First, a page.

Leveling up your caffeine game might have a side benefit beyond possibly preventing cancer or acquiring immortality. Scientists say anyone who passes the six-cups-a-day threshold could be rewarded with a decreased risk of multiple sclerosis.
According to a study by a team of researchers from Sweden and Johns Hopkins, the amount of coffee a person drinks is inversely linked to their risk of MS. They analyzed thousands of participants in two studies and found the people who drank more than six cups per day in one study reduced their risk of getting MS by about 30 percent. Encouragingly, this held true even for people who began drinking the amount of coffee only after their symptoms started. The other study found almost the same thing — the risk of MS was 26 to 31 percent lower among people who drank more than six cups a day, both at the start of symptoms and five or more years beforehand. As a stimulant, caffeine helps stop the production of chemicals that cause inflammation, which researchers say could explain why it may be useful against MS, an inflammatory condition that wreaks havoc on the nervous system.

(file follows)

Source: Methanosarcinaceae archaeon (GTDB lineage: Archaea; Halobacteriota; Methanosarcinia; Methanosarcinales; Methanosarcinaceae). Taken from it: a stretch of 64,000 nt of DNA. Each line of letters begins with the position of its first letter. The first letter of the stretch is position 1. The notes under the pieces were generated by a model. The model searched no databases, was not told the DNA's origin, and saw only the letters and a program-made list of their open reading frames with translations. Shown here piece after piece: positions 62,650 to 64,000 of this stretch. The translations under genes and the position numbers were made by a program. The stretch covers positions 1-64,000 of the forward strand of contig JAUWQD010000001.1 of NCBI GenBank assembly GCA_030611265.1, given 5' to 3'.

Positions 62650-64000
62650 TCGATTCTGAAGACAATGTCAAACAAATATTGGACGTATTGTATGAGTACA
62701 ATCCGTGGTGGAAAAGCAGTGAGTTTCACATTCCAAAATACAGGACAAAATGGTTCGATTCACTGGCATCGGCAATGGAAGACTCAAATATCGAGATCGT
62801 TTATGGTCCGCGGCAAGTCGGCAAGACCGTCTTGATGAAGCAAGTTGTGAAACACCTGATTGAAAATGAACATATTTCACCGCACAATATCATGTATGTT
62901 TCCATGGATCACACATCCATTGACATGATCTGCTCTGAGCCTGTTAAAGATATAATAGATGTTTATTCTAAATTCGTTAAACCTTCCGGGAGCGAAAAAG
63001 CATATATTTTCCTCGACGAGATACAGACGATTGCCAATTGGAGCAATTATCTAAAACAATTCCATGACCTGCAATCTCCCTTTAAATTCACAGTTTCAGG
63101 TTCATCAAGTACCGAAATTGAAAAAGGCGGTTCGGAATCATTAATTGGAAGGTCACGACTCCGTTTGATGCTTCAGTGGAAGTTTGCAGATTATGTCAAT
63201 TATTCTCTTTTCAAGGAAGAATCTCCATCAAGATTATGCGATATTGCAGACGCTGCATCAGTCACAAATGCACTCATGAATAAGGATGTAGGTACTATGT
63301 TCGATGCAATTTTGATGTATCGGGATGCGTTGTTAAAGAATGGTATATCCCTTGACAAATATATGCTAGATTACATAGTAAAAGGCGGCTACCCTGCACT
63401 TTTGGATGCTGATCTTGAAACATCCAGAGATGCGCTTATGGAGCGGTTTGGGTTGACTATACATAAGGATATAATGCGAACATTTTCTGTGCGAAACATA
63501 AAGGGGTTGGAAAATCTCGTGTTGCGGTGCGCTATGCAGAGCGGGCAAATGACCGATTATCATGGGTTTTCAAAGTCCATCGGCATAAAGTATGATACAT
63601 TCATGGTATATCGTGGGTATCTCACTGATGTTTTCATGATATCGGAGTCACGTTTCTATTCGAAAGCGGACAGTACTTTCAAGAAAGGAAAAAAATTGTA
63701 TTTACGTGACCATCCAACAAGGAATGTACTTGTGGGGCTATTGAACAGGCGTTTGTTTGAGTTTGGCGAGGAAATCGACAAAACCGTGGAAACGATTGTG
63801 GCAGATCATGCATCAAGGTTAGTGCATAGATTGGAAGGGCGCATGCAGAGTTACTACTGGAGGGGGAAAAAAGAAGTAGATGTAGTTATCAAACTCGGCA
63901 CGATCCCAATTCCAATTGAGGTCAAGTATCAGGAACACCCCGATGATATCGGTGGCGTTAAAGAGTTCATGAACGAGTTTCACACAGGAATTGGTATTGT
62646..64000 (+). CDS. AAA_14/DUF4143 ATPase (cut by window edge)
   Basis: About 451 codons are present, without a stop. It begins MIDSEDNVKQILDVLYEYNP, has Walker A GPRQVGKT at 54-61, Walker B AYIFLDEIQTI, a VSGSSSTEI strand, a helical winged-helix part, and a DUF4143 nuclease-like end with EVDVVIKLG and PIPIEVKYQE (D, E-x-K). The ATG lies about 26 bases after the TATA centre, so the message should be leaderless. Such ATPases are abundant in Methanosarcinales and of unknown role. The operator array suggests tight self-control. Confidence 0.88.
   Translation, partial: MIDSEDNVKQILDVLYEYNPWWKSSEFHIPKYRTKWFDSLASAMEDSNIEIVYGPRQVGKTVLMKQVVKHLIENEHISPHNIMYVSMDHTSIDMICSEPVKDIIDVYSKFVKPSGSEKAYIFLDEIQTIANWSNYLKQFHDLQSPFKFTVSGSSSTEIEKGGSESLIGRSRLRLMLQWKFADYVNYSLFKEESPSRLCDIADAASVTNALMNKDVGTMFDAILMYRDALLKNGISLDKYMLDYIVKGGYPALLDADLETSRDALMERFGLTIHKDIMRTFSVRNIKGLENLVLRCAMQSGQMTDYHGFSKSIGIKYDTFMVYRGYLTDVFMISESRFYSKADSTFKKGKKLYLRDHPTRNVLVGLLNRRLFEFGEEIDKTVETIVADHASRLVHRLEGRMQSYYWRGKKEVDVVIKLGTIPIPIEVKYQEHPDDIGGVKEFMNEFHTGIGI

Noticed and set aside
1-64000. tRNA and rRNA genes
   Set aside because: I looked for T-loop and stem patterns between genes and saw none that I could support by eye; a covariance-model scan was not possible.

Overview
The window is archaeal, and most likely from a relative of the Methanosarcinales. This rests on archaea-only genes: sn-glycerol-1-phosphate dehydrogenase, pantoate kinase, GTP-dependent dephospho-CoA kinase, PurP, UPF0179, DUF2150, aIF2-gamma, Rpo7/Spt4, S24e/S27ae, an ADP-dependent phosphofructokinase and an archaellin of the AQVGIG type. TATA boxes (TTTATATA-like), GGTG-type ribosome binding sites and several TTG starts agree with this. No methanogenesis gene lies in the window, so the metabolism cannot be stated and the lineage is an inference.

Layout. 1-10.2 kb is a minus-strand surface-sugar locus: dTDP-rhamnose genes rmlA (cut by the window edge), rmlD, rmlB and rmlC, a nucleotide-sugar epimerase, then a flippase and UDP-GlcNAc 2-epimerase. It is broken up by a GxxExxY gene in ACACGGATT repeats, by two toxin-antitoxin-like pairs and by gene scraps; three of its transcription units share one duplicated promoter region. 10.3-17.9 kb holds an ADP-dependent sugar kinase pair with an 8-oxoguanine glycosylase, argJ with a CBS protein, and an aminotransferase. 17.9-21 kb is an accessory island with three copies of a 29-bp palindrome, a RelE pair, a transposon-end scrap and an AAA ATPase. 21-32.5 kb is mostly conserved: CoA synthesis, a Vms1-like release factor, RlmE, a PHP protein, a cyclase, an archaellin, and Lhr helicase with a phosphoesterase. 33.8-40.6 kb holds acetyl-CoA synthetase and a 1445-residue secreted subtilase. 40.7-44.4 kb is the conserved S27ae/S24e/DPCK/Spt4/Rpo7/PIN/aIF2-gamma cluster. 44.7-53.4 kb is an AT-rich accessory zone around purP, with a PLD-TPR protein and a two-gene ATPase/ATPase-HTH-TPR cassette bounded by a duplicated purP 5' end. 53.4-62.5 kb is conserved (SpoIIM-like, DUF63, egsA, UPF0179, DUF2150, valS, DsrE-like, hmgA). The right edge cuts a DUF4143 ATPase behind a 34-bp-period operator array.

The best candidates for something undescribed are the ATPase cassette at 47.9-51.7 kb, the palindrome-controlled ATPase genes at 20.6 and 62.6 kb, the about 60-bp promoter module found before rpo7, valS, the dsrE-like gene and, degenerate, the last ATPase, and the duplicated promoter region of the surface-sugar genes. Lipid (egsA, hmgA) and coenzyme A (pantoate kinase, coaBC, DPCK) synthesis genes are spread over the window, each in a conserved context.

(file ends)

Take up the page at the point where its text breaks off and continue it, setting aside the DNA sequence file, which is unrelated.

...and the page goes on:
As always, they caution there's no definite cause and effect. People could be misremembering their coffee intake through the years, and its positive effects could be caused by something other than caffeine. Either way, people already caffeinating the instant they crawl out of bed might consider adding another couple of pots to their day.